How to Choose a Family Camping Tent

Troy, Alec and Becky in large, roomy camping tent

Family camping tents are the more spacious relatives of the familiar backpacking tent. People often expect greater comfort in a campground than on the trail and this means that factors like weight and packability are less of a concern while living space and organizational options become more important.

How can you find the best camping tent for your family and friends? Here are some features to think about:

Living Space

Capacity vs. Reality

Camping tents are often classified in two ways: by the number of people for which it has been designed, and by the dimensions of the floor. Buyers tend to use the number of people — usually included in the name of the tent — as their guide. While it’s necessary to consider the number of people, it’s also important to consider other factors, such as :

  • Space preferences — do certain family members need more space than others?
  • Pets and kids — kids and dogs often require more room than their size might suggest.
  • Potential weather — will the family spend a lot of time in the tent together?

These factors may inspire you to size up. If you’re planning for two people, consider a larger tent to get the space you need.

Make sure the packed size of your tent is compatible with the size of your vehicle’s storage compartment. And if you do plan on splitting up the weight and carrying the tent in your backpacks, make sure you can divvy up the weight to your liking. 


Family tents come in two basic configurations — cabin and dome — and your choice presents both benefits and trade-offs.

Cabin tents excel in livability because their walls are more vertical, providing higher ceilings and better headroom throughout. Cabin tents also easily accommodate homey features such as room dividers, awnings and vestibules.

Dome tents are more structurally sound as their sloping walls better resist the wind. But those same sloping walls reduce your ceiling space significantly.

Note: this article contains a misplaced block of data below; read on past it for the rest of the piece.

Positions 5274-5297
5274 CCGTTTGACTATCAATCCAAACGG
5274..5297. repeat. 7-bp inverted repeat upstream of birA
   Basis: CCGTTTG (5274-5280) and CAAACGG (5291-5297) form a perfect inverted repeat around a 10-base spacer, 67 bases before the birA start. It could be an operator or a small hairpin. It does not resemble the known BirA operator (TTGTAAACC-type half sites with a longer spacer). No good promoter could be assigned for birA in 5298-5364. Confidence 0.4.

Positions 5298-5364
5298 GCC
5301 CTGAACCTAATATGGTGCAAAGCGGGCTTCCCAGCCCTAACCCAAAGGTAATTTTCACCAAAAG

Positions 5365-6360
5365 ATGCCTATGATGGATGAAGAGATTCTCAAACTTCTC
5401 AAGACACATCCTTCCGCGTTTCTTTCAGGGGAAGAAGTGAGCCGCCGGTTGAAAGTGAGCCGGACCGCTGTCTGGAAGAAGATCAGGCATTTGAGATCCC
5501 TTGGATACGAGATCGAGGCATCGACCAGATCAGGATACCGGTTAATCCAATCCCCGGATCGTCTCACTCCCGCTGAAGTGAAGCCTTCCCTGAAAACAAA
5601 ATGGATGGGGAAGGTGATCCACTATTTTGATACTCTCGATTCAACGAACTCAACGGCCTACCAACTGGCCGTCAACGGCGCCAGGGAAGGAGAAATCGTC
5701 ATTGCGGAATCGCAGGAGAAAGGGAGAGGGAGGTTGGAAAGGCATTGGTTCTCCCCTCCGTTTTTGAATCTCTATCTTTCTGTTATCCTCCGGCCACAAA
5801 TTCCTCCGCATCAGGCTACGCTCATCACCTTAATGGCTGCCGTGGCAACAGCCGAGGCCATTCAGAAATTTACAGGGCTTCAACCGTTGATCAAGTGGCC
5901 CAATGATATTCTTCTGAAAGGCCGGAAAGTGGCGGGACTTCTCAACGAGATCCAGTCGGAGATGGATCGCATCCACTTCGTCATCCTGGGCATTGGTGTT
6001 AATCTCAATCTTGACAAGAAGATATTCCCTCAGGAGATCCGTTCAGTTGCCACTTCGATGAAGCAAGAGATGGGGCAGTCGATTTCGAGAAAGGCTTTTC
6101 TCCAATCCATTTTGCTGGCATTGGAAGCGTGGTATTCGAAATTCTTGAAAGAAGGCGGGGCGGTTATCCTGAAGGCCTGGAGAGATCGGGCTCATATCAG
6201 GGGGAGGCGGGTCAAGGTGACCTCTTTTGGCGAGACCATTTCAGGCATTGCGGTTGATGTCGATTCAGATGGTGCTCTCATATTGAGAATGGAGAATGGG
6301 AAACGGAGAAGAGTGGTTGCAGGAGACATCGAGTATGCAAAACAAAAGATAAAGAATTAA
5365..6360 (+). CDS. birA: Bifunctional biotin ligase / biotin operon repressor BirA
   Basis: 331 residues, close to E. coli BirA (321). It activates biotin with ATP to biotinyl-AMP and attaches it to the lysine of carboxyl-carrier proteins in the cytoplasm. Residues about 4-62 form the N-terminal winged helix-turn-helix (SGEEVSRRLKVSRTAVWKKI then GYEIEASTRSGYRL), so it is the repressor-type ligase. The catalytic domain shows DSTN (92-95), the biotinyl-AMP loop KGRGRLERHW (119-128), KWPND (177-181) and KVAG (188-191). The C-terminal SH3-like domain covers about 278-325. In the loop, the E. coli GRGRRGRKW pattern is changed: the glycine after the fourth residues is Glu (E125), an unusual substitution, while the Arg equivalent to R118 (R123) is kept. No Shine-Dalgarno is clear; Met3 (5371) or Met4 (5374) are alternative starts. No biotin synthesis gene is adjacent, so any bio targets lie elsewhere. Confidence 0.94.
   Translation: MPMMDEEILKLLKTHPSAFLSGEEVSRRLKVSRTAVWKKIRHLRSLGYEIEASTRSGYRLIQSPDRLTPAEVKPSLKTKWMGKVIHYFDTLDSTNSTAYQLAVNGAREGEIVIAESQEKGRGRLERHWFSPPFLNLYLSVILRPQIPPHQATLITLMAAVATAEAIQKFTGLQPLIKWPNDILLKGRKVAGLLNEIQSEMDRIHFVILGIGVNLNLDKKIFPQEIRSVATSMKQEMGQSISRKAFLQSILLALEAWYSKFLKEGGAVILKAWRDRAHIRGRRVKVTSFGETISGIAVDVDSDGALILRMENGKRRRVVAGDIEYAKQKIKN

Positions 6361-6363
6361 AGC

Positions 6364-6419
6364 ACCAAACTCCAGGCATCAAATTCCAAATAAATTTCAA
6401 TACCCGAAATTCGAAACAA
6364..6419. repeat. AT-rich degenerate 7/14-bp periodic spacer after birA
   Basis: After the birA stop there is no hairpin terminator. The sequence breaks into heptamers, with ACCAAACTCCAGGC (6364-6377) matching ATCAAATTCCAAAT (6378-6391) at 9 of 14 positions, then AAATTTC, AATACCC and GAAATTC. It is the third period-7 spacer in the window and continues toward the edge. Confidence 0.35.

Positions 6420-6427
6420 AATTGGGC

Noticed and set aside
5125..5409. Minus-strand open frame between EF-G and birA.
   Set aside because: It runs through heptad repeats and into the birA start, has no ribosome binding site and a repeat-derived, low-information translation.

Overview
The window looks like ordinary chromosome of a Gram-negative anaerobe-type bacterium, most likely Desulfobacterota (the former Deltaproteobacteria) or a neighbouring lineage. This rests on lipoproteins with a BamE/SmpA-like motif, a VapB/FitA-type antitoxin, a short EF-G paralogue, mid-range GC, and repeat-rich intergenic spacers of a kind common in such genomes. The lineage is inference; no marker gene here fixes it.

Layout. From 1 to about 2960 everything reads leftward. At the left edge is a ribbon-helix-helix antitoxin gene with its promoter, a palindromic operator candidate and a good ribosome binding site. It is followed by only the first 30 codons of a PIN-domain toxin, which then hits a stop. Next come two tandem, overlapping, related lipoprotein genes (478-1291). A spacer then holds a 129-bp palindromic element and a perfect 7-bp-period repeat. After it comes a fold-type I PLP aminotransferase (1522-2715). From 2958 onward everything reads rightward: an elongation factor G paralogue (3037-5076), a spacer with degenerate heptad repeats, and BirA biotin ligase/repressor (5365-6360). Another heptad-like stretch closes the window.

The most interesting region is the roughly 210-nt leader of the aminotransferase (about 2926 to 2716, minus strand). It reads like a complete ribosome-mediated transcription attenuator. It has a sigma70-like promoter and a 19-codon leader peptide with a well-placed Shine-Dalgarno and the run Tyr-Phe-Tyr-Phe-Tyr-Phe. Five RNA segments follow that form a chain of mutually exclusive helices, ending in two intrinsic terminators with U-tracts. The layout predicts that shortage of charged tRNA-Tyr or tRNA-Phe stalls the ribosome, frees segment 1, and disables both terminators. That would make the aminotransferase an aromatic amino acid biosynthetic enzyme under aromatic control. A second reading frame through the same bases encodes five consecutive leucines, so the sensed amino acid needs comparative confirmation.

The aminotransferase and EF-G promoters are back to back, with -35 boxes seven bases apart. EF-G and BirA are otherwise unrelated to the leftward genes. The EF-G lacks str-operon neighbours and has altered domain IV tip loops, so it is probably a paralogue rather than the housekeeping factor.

Multiple Doors

You may consider more than one tent door a luxury — until you need to find your way across four sleeping bodies at three in the morning. Multiple doors can also enhance ventilation. But they’re not for everyone. Multiple entrances sometimes mean multiple muddy messes on the floor, multiple tripping hazards and multiple floor-to-ceiling zippers to maintain.

Organizational Features

Vestibules — these are outside storage areas protected by the rainfly. They range from small gear stowaways to large covered areas that protect you from the elements without going inside the tent. Some tent configurations include complete screened-in rooms — with and without floors — that act as living areas when weather or bugs aren’t cooperating with your outdoor experience. These large extra rooms can add cost and can reduce the size of your sleeping quarters, however.

Gear lofts — these can described as mesh or nylon hammocks in the roof or sides of the tent that allow you to store gear or valuables. You can use them to choose what you don’t want to get lost in the shuffle of sleeping bags, shoes, and pillows on the floor of your tent.

Tent dividers — these nylon panels zip into the interior walls and divide the space. They provide a minimal level of privacy for changing clothes but offer no barrier to sound.